The abiding image of John Simpson, the BBC's weighty World Affairs Editor, is of him attempting to do a Max Hastings and lead the liberation of Kabul in 2002, all crouching caution and whispered remarks back to the camera, only to meet the BBC's local correspondent - who had been reporting from the city throughout the war. Hastings has since recanted of his self-promoting dash to precede the troops into Port Stanley in the Falklands war. Simpson doesn't mention his Afghan venture in his latest book, although he gives high praise to Hastings for his act.
Embattled and under-resourced today's reporter may be, but it still remains the most glamorous of jobs if you can get in front of a natural disaster, a war or a ministerial resignation, with a camera at the ready. Not that you would know it from Simpson's book which sets out to record "how the 20th century was reported". It's a hefty near-600 pages, much of it clippings dutifully provided by an assistant during his travels. Readably, it trots through the major events of the last century as seen through the eyes of British journalists from the Boer War to the invasion of Iraq.
But it's an oddly dispassionate book, as if Simpson were not himself a reporter with experience to contribute to this history of his trade. Even in describing the infamous Andrew Gilligan report on the Today programme and its consequence in the Hutton report on Iraq and after, he stands aside as if above it all. Simpson himself, indeed, only really appears once, when he repeats a tirade by Tony Blair against a BBC man, whom he then coyly adds in parenthesis "was in fact the author of this book".
The occasion of the outburst was the British government's anger at the way that Simpson was reporting NATO's air assault on Serbia over its actions in Kosovo. The BBC was suggesting that the bombing was neither as accurate as the allies claimed nor as effective in turning the population against their leader, Slobodan Milosevic. Ministers felt the BBC's even-handedness was "unhelpful"; some of the popular press regarded as downright treasonable with British forces in action.
If the book has a theme, it is that – the story of good, honest reporters trying to record events as they saw them against military censors, government press officers and overweening proprietors determined that they should not. Simpson is surely right, if hardly novel, in saying that there has always been a tension between straight reporting and the interests of authority and, indeed, populism.
But to write the history in these terms rather misses the point. Journalism isn't some academic exercise nor reporting a craft of neutral observation. The media have always been part of life and politics, the instrument of events as much as their influencer, and the journalists inspired far more by the spirit of competition with one another than some higher calling of "truth."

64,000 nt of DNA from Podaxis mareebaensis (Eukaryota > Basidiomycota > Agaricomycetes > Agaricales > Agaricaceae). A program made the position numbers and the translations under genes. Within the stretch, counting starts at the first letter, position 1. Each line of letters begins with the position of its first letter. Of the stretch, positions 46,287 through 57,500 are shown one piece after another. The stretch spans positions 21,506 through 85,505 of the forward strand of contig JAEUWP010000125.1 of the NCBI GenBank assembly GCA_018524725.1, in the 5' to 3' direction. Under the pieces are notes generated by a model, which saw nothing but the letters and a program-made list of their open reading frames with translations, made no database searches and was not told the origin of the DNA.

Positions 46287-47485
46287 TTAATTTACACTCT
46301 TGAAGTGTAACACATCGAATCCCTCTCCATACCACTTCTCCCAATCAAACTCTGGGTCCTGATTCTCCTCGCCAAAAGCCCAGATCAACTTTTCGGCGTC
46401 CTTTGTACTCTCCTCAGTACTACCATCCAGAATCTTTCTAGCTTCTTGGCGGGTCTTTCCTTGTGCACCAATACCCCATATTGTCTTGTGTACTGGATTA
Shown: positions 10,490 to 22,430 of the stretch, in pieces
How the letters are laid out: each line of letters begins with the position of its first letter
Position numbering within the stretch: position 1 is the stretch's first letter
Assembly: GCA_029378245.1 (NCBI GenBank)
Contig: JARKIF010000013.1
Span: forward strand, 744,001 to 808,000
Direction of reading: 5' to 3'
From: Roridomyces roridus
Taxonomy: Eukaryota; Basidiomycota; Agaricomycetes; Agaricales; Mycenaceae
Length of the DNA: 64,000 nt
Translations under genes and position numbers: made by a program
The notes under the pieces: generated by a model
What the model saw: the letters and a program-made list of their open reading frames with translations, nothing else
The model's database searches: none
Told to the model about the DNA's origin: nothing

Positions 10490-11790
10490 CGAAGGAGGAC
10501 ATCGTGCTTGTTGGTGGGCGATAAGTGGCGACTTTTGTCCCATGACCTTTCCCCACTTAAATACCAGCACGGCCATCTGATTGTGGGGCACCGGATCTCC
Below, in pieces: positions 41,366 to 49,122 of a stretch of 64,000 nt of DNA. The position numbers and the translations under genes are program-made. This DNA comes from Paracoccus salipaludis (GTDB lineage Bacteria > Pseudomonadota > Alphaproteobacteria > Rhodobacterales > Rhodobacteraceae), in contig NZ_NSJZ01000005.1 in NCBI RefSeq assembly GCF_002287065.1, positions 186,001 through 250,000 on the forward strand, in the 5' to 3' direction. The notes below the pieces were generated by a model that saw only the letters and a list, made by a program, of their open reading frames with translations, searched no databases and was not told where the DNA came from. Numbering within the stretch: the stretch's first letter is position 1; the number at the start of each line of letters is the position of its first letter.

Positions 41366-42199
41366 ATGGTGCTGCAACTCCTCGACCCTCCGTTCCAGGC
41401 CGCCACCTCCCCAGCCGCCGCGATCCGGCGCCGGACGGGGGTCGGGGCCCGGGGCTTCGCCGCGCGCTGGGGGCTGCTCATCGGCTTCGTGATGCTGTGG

In that sense Simpson – of all people – should know that ego is the mainspring of a large part of the best journalism, particularly abroad. The stories that move people, from William Howard Russell's devastating exposures of conditions in the Crimean war, to the BBC's reports of famine in Ethiopia and the killings in Darfur, are those composed with the desire to "affect" their audience and bring their authors fame. The consequences may be beneficial, the balance is often missing.
The problem of reporters today is not the pressure from above to tailor their stories to the beliefs of the paper or the whims of their proprietors or, indeed, the influence of ministers. Those have always been there. The difficulties – the decline if you want to call it that – of good journalism are reflections of the travails of the media itself: the lack of resources for reporting, the rise of the blog and mobile phone as the main sources of on-the-spot information, the dramatic reduction in the number of specialist journalists and the diminution of the role of the interpretative reporter – of which Simpson's own recent career is part. Comment is free but facts are expensive, as the saying of modern journalism goes.
A century ago the reporter from Britain could bestride the world as a media star visiting faraway places and obscure battles as if of right. Today he daren't venture out of the Green Zone of Iraq or the capital of Afghanistan. His place is being taken by local reporters facing far greater dangers for far less return than the princes of Fleet Street and the BBC of yesteryear. To that extent Simpson's book is what he would have journalism be – dispassionate, accurate but without life.Reuse content